When Android first became a deal - you know, a really big deal - things were different. The manufacturers that you see dominating the market now were certainly not as popular in the smartphone market back then. Samsung was hardly making the flagships people were most excited to buy, and LG had pretty much been laying low until only recently, sticking with lower-end devices. Sony wasn't even part of the equation until about a year after Android devices started booming.
At the forefront back then we had HTC, who was then the maker of the Nexus phones, and Motorola, the maker of the popular DROID line. While HTC was certainly popular, and even considered the "King of Android" to many, Motorola's DROID line is still famous and lives on in name, even if it's not as popular as it once was. At the time, if you ever wanted a good argument against what made Android a solid contender against the iPhone you were probably tossing around the term "DROID".
"Physical keyboard, anyone? Can your iPhone do that? IS THERE AN APP FOR THAT?! I didn't think so!"
But nothing is set in stone in this industry, and just as quickly as the empires behind these companies were built, a few wrong decisions can quickly bring them back down. It's a game of trial and error. It's strange talking about HTC and Motorola being the top of the Android game just a few short years ago, and looking at them today and seeing both manufacturers struggling to compete with the massive success that is Samsung. However, both manufacturers have been fortunate enough to have had their own small successes along the way recently, such as HTC with the HTC One, which many tech bloggers are still raving about months after its release. However, while the One might be popular in our hearts, there's still a lot of struggle going on with HTC both internally and profit-wise. But I'm not here to talk about HTC today.
I'm here to discuss the strides that Motorola has been taking.
I'll admit, that once I heard about the Moto X I really thought that Motorola was going to go down the tubes sooner or later. We built ourselves up for months for this huge miracle device that was going to be cheap, innovative and had good specs. The tech community seemed to have collectively built each other up over the mysterious "X Phone". Unfortunately, the device was pretty normal, and even a bit sketchy in my opinion when I first heard about it. It was only after I spent some time with it that made me really appreciate what Motorola had done with the Moto X, but the damage had already been done.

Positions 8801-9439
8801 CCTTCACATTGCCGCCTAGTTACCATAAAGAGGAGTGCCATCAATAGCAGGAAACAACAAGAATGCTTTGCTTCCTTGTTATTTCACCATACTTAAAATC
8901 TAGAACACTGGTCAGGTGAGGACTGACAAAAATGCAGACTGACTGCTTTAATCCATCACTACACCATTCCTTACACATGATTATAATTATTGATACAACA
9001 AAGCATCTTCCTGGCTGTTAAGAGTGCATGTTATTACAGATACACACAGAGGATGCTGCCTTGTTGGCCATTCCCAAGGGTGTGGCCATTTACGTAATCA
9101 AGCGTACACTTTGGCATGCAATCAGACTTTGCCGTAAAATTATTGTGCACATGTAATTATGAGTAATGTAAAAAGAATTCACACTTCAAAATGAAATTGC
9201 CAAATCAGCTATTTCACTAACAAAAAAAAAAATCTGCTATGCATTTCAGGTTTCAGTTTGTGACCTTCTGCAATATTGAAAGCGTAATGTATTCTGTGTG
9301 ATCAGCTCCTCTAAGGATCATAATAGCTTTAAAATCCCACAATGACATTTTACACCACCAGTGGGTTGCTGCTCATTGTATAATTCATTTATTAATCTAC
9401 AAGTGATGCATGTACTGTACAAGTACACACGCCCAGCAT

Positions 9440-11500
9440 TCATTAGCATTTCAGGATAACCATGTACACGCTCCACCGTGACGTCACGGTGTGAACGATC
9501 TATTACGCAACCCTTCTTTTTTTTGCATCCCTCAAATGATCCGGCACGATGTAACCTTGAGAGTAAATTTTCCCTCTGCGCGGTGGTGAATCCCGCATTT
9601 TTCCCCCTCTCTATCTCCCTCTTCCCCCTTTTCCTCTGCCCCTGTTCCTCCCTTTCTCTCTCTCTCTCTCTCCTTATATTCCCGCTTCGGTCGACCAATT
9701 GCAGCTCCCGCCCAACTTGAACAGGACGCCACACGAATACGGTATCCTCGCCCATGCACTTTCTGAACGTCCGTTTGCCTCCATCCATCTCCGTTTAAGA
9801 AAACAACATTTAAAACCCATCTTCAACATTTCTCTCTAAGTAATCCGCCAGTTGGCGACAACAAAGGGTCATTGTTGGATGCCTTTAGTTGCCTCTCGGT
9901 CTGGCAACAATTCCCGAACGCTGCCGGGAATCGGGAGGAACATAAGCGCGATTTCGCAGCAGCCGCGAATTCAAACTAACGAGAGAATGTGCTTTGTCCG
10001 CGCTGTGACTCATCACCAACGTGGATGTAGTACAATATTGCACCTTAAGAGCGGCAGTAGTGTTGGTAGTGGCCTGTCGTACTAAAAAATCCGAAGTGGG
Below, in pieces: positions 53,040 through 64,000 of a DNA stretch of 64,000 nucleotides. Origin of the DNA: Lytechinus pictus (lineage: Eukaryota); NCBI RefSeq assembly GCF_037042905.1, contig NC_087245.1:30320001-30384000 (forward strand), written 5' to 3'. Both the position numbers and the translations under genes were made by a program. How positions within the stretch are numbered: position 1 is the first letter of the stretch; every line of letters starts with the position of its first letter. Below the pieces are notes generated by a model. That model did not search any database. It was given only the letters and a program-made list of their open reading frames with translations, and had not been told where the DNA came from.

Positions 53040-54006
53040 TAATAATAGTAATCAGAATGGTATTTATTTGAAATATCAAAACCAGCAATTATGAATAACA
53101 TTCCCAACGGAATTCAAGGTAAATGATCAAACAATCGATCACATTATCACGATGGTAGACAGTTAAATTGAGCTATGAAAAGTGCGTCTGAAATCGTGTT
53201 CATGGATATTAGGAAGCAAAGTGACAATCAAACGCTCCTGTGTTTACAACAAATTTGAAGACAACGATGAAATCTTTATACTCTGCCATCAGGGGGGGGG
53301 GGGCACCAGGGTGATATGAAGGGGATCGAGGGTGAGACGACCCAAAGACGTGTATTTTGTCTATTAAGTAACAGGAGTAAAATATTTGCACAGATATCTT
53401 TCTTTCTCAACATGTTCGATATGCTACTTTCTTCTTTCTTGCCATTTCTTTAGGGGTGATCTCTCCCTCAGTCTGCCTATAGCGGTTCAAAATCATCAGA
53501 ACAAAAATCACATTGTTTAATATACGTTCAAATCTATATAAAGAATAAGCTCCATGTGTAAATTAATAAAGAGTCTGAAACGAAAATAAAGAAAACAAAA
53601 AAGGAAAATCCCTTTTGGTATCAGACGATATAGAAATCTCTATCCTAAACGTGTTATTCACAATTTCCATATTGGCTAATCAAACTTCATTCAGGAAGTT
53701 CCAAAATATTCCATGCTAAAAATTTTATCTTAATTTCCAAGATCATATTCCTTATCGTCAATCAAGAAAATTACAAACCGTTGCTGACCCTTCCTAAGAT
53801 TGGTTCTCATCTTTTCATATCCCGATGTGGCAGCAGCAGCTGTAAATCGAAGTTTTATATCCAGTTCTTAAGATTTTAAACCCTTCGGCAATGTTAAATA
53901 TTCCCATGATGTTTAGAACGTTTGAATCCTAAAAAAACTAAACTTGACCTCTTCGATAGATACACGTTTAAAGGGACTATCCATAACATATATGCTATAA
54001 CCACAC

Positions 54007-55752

Moto X, however, was just the first step in what seems like a long string of good decisions from the now Google-owned manufacturer. The Moto X, which was first considered by many to be too expensive at its release, has been lowered in price significantly. You can even get the Moto X for $299 without a contract on Republic Wireless if you happen to have the Sprint MVNO available in your area, how crazy is that?! But aside from the Moto X, we also have the Moto G. The Moto G might not be your typical flagship device, but for $180 you can't get much luckier with the specs and a reputable manufacturer to boot. For many, the colorful Moto G is what the iPhone 5c would have been, and it's already receiving praise from all corners of the spectrum.
So we've got these two new phones that have made a name for themselves. That doesn't seem like much of a movement, or any guarantee that Motorola will truly earn its way back to the top. But Motorola has so much more going for it now that make it such a viable contender against that of such giants like Samsung, at least in my opinion. Google and Motorola seem very keen on making decisions for the good of the consumer, including participating in that strange concept we call "Phonebloks", or more recently as Project Ara, an idea for a user-customized smartphone that goes deeper than just customizing colors and accents. Phonebloks is a concept that not only allows users to customize their phone, but could also potentially lessen the amount of electronic waste that we have by throwing away entire smartphones when only one component is bad.
And the train just keeps going. Even in recent news we learn that Motorola re-hashed their Developer Edition Program so that requesting an unlock code for a device no longer voids the warranty, and they will also be posting stock images so that developers and users can return their device back to factory settings without having to jump through hoops or rely on others to make the image available elsewhere. It might seem like an insignificant step, especially for those not interested in rooting or developing, but for those who do it's certainly a huge step in the right direction.
I don't really know where Motorola is going, but I do know that I really like what I'm seeing from them. The strides they're making as a manufacturer reminds me of what T-Mobile has been doing for the good of the consumer as a carrier. It's nice to see that there is still a chance for those who have fallen to rise from their ashes. That actually sounded a lot more dramatic than I would have liked, but it's true. Not all who descend from the top are stuck at the bottom once they've fallen. I think Motorola stands a really good chance to climb back up from here.
Readers, what are your thoughts about Motorola's recent changes? Let us know what you think in the comments below!
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